A Bad Fit

feminism / Monday, August 1st, 2011

Fashion. She’s my nemesis. I like clothes and I used to like clothes shopping. At least I think I used to like clothes shopping and have fond memories of trying things on in Miss Selfridges and the indie shops in Leicester when I was a teen. They are mainly memories of a couple of seasons where I hit my stride in opaque tights and short black flowery print dresses, or long floaty tunic tops, denim cut offs and a velvet hat. Yes a velvet hat. And a choker. Oh I was one of those teenage girls in 1994.

But it was a brief love affair, because for all the ‘YES!’ excitement I think of when I remember trying on my patch work dress of loveliness (which I wore until it almost fell apart and then hid in a wardrobe at my parents’ house) or a black see-through mini baby doll with peachy red roses which made me look, with my choker and white pink lipstick, the absolute dogs bollocks, I also remember crying in changing rooms. Sobbing, sometimes, in my bright white bra, realizing nothing I tried on fitted, let alone suited me. That yet again I’d selected something which would never suit me or fit me and that I might just have to cut myself out of and pay for out of sheer panic and shame.

The crying started when I was about 17. It hasn’t really left me, and furthermore created another trend, a terrible spiral which I’ve been edging round and round in ever since. For the second half of my life, I realize, typing that out.

I’ve been buying clothes because they fit around me. Not because they look nice. Not because I have any sense of style. Not because they reflect anything about me or make me look or feel great. Not even because they fit properly, but just, you know, because I can get them off and on again without a struggle.

There have been brief moments, in that intervening time. where I’ve hit a look that was on trend and worked it a little – dresses over leggings, skinny jeans and Scandinavian type tops, a summer of three-quarter combats, vest tops and cardigans, a good couple of winters with slip on round toed ballet pumps. And oddly in pregnancy I found a groove in the capsule wardrobe that being so bent out of shape required. There was at least relief in having 8 things, a couple of dresses, one cardigan, a couple of tops, some jeans and later some cords and tunics.

I’m also a classic example of the ‘fat girl likes handbags because AT LEAST THEY FIT’ cliche.

And though occasionally I’ve pleased the Gods of TK Maxx and found something classy (that fits, but that I quite like) mostly, I’ve fallen for comfort and only looking passably unfat, sometimes just fat but with shape. Photos attest that in the wearing these clothes let me down as badly as I did in the choosing of them. I’ve detailed my endless search for the perfect cardigan before, and that has provided some shockers. I don’t scour Vogue, but I pay a bit of interest to the fashion pages. Mainly because, like eating chocolate for breakfast it combines a brief moment of interest and a huge morning hit of self-loathing.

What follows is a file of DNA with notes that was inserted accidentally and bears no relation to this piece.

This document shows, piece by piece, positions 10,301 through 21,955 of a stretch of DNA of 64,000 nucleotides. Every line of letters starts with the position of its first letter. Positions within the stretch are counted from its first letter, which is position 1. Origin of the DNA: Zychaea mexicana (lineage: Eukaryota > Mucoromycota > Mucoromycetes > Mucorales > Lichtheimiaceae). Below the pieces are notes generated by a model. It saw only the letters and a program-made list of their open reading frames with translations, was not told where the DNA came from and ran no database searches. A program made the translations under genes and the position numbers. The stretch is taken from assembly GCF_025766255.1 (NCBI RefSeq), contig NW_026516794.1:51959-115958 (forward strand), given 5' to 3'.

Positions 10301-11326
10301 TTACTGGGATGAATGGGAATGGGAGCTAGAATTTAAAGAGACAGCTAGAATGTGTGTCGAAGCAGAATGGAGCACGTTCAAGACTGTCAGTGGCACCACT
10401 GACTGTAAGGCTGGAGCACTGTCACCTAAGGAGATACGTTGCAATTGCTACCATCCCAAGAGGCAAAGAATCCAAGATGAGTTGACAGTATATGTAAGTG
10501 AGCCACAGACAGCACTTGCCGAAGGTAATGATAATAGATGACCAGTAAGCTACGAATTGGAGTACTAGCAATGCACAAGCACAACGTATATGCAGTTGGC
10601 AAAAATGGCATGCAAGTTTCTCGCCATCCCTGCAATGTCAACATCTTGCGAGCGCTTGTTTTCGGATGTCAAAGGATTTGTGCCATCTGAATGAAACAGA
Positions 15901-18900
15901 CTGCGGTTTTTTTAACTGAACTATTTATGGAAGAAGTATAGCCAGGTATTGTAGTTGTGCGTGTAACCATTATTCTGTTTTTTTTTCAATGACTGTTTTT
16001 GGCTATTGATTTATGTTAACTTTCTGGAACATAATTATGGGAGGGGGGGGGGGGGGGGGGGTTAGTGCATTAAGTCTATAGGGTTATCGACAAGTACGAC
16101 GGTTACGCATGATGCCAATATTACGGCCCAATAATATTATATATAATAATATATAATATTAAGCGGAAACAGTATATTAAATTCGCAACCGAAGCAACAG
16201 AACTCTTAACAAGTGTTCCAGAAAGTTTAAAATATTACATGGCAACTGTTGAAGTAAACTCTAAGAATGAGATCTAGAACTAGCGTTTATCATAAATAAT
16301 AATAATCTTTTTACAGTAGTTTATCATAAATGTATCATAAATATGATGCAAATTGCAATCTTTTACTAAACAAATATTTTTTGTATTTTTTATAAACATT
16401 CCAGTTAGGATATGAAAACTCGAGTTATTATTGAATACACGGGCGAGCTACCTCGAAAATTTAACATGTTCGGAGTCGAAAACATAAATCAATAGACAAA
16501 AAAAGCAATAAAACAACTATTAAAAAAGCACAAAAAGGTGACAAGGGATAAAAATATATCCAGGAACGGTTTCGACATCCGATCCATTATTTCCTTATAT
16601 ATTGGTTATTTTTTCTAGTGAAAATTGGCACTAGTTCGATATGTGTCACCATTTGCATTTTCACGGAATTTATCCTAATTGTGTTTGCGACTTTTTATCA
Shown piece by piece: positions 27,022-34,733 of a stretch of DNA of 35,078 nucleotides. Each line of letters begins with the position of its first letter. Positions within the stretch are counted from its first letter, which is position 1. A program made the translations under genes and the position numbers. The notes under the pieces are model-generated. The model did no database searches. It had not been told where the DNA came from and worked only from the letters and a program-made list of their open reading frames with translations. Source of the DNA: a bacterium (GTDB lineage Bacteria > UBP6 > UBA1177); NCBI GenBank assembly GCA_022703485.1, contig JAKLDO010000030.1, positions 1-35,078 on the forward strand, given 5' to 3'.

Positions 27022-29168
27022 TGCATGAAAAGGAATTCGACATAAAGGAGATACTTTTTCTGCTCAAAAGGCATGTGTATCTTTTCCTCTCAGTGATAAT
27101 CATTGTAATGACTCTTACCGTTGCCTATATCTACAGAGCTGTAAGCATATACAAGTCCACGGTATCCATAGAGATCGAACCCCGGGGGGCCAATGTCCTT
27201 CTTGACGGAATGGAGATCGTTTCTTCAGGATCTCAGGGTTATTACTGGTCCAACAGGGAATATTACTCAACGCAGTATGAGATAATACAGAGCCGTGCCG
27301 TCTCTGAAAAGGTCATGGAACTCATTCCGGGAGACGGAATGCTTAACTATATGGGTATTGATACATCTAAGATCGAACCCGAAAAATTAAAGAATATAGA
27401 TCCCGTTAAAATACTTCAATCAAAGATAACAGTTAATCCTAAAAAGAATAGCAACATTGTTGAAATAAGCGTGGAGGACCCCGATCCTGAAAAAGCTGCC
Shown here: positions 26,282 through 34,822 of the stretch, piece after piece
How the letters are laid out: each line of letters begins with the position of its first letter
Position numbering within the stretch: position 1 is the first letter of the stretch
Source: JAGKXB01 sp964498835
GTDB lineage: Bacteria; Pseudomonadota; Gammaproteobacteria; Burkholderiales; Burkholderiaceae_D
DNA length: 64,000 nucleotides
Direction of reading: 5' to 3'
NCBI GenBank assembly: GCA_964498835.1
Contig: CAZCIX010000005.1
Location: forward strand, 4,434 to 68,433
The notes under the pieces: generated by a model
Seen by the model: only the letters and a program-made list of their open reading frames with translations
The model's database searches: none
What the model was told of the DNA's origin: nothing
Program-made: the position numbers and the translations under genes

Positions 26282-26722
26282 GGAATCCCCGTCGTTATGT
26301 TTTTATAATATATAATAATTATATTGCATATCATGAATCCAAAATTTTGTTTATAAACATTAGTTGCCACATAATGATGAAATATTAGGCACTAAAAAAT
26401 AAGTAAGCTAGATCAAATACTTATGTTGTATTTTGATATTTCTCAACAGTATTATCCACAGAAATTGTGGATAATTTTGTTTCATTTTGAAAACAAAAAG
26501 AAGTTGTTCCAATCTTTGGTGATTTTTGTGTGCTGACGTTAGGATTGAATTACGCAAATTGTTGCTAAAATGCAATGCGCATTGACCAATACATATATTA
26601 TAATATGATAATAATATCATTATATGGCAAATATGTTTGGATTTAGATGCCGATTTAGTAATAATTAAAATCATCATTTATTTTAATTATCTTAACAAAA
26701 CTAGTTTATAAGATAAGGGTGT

It is such a bad move, paying any attention to what is on trend when you are actually wearing Sainsbury’s jersey which looks like badly washed Boden on the first wear and like, well, Sainsbury’s jersey after that. I don’t want to express my entire personality or make a statement, and I don’t have a very modish body shape or face – I look like a fucking clown in most make up and have features, but in an ordnance survey map way, rather than ones that would be celebrated in Grazia.

But I’ve lost my babyweight and can’t take refuge behind the bulletproof vest of a massive bump or maternity gear anymore. What’s to do? How do you go about finding a look when you are a panic buyer with no experience of buying stuff you actually like for the last decade and a half?

I’m as elastic as bagel dough and have a strange shape left over. It isn’t a firm figure more a smudged composite of what once was with no obvious strengths to play to but it is mine, and I am now being let loose back into adult country, the world of work where one is supposed, at the very least, to look like one is together some how.

My plan hasn’t extended to finding a look, answers on a postcard on how to either become someone who styles it out, or finds the right shops to be sidelined into not offensive and reasonably not rank looking.

I have a stopgap solution though. This has been to buy a new pair of boots and wear an interim uniform of dresses and those, or jeans and smart tops, while I read FAT IS A FEMINIST ISSUE and HOW TO BE A WOMAN. I have inhaled the latter, thanks @caitlinmoran and realized that at the very least I have a pair of yellow shoes which I can wear when my pelvis gets better, and agree with her about undergarments, clothes you can’t afford and stepping away from Per Una (as well as waxing, birth horror, being fat, feminism, and SHOUTING WITH CAPITAL LETTERS, of course, natch). I’m wondering if the other one will at least remind me that I can think my way out of rag hell as much as I have spent my adult life thinking my way in.

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